At that time the railroads were in a very serious financial condition with their declining net earnings, with no rate increases from the Interstate Commerce Commission. However, a substantial increase in rail traffic took place as a result of World War I, and this increased demand for service caused the Railroad War Board, as an emergency measure, to operate the lines as one great continental railway system. But this expansive private railroad operation broke down, and the government took over and operated the roads for two years until President Wilson returned them to private control on March 1, 1920.
The Ore and Coal Exchange now began to grow and to function as a central body. On March 25, 1920, it was reorganized and changed from its former authority over the railroads, the coal shippers, and the vessel owners, to a centralized agency, established and maintained by the railroads and acting as their agent. Today it has jurisdiction over shipments of lake coal to all Lake Erie and Lake Ontario ports and operates from a main office located at 1101 Terminal Tower in Cleveland, Ohio. A branch office is also maintained in the Delaware, Lackawanna and Western Railroad passenger station in Buffalo, New York. This Buffalo office handles all the dumping of coal at the Port of Buffalo and the ports on Lake Ontario, and functions in the same manner as does its main office in Cleveland.
The Ore and Coal Exchange, functioning as a coordinator of traffic, is probably the most important organization on the Great Lakes because of its influence over the transport of the vast coal tonnage carried on them. The importance of this organization becomes clearer as we learn about its many functions. The Lake ports are not public markets or depots to which lake coal may be shipped for speculative purposes. A shipment of lake coal, therefore, must be routed through by rail and water and we find that the Exchange is merely the medium by which the flow of coal is regulated in its shipment to the ports, for transshipment by boat.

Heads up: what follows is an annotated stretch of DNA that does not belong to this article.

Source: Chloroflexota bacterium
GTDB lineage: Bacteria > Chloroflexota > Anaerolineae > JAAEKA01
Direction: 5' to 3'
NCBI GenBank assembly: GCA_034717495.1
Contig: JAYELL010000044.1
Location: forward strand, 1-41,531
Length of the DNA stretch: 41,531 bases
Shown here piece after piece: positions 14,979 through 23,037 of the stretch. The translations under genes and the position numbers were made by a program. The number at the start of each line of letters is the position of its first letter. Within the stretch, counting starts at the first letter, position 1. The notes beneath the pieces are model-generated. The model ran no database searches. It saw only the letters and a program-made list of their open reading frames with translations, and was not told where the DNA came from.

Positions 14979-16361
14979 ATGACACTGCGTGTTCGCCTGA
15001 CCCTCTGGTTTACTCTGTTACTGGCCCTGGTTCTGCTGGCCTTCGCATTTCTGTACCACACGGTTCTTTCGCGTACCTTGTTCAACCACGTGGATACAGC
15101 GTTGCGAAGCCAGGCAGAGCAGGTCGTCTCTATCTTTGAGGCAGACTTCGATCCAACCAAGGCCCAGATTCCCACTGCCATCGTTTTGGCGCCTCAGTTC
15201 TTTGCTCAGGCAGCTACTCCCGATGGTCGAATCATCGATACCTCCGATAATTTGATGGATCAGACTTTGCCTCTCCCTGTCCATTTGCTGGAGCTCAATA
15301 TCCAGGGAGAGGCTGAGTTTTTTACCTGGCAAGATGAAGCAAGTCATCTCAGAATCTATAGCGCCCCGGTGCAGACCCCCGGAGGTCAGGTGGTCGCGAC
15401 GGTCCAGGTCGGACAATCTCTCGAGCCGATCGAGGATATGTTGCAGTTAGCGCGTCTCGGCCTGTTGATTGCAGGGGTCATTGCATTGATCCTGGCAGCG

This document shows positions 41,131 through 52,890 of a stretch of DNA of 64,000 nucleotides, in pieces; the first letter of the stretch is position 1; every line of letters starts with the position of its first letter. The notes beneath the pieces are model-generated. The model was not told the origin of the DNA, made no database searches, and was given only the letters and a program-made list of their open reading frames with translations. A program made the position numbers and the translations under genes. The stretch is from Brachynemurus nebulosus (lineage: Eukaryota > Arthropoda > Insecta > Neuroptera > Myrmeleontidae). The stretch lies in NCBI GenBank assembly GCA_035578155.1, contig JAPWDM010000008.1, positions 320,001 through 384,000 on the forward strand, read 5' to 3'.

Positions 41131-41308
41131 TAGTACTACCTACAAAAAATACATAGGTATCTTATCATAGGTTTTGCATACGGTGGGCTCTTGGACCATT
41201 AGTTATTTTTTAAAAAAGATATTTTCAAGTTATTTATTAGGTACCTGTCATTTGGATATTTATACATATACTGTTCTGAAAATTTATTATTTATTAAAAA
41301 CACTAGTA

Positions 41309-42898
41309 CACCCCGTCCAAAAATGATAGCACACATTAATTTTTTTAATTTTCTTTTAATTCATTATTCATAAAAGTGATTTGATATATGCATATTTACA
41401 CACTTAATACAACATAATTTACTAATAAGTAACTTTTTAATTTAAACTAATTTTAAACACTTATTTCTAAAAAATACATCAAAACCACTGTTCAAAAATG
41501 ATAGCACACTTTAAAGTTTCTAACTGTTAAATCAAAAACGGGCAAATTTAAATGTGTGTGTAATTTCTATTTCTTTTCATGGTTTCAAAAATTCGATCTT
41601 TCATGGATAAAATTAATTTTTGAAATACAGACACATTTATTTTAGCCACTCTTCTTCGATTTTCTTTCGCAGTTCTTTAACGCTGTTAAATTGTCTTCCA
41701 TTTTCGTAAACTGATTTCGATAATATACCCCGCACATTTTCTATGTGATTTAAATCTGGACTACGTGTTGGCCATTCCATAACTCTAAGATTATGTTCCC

Now let us go back to our first big freighter which was ordered to unload at Cleveland. Her next cargo has been scheduled to be coal, consigned for unloading at an Upper Lakes port at a dock located in the Duluth-Superior harbor. The big ship has had her tremendous iron ore cargo unloaded in a matter of hours at Cleveland and now sails light for Toledo, where in six hours she will have thousands of tons of four different grades of coal dumped into her freshly washed and cleaned cargo hold. The big boat has four compartments and each grade of coal has to be separated and loaded as ordered by the customer. The cars have been set up in the classification yard and everything is thought to be ready. The boat will arrive on time, but coal for twenty cars has been mined too late, and although it is on its way to Toledo, it has been found that arrival will be too late for this cargo since the diversion of the boat from Erie to Cleveland a while back has caused her to arrive earlier in Toledo to load the coal. The vessel owners cannot afford to wait unprofitable hours at the dock, so we see a plan about to go into effect.
At the Noonday Luncheon Club dining room in Cleveland, located adjacent to the offices of the Exchange, although not operated by them, the transshipper of this cargo makes a verbal deal with another transshipper handling the very same kind of coal. He wants to borrow twenty cars which are available. The switch is acceptable, both men are satisfied and the boat is loaded with no delay. At the Noonday Club an average of ninety members, representing many railroad and steamship owners and transshippers, eat and meet to discuss by word of mouth, orders to sell, load, ship or hold, coal and iron ore. The luncheon club was conceived as a common meeting place for Exchange members and instead of having several persons involved in complicated local and long distance telephone calls, a member often works out a deal in a matter of minutes, thus saving much valuable time and expense.